His health started declining in 1973 and he didn't play in any major events in 1974. He died of a heart attack in Helsinki, Finland, at the age of 59, while returning to Estonia from a tournament in Vancouver, which he had won. Over 100,000 attended his state funeral in Tallinn, Estonia.
Reshevsky described why Keres never became world champion: "Well, I believe that Keres failed in this respect because he lacked the killer instinct. He was too mild a person to give his all in order to defeat his opponents. He took everything, including his chess, philosophically. Keres is one of the nicest people that I have ever had the pleasure of meeting. With his friendly and sincere smile, he makes friends easily. He is good natured and kind. Yes, he loves chess, but being a human being is his first consideration. In addition to chess, Keres was interested in tennis, Ping-Pong, swimming, and bridge."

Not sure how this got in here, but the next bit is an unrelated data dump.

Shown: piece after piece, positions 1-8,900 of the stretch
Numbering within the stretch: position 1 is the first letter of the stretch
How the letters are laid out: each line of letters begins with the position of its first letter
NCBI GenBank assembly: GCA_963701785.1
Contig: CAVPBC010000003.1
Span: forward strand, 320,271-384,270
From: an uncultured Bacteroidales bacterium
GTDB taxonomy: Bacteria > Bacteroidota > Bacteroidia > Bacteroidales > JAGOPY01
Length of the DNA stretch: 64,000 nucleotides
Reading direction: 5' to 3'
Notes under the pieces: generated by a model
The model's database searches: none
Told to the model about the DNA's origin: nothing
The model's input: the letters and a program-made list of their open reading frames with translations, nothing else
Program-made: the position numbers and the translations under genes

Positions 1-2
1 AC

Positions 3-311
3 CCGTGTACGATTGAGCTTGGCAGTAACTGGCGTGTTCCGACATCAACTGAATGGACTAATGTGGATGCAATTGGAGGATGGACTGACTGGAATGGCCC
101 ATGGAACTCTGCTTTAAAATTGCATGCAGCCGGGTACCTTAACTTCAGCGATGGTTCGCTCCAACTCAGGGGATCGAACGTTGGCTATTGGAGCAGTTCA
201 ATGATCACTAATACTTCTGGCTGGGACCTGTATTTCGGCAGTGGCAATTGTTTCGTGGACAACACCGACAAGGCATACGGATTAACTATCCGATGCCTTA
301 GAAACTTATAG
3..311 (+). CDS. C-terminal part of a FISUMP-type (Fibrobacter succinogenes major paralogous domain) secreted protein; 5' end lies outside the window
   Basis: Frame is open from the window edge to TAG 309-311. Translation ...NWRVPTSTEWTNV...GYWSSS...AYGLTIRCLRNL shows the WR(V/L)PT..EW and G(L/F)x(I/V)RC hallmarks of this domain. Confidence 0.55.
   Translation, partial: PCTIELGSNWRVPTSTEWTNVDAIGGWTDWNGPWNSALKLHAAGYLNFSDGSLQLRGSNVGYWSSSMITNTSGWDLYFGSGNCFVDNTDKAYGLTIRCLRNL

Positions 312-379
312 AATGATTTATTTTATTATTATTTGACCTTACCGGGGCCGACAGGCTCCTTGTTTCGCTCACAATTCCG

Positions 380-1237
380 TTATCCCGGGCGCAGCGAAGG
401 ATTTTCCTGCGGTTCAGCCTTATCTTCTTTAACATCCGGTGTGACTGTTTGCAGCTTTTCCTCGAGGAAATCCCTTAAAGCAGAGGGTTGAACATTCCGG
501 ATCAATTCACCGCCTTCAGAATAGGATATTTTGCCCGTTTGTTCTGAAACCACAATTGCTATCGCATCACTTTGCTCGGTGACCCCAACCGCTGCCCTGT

In addition to authoring several books, few people are aware that Keres, who was a great attacking genius and, also, a superb endgame player, published 180 problems and 30 studies.
In the following position, published in Magyar Sakkvilág in 1936, white is a queen up but his K looks doomed on account of the threat of 1...b2+ followed by 2...b8=Q.
The following study won First Prize in the USSR Composers' Contest in 1947. White's task seems impossible, but the win is there. In fact, when I let Komodo 8 analyze the ending, it did not suggest any improvements. It's a fine example of a R and P ending that is worth studying. I would recommend going to the 6-piece Shredder Endgame Database after move 5 and trying out different moves to see how to play the ending.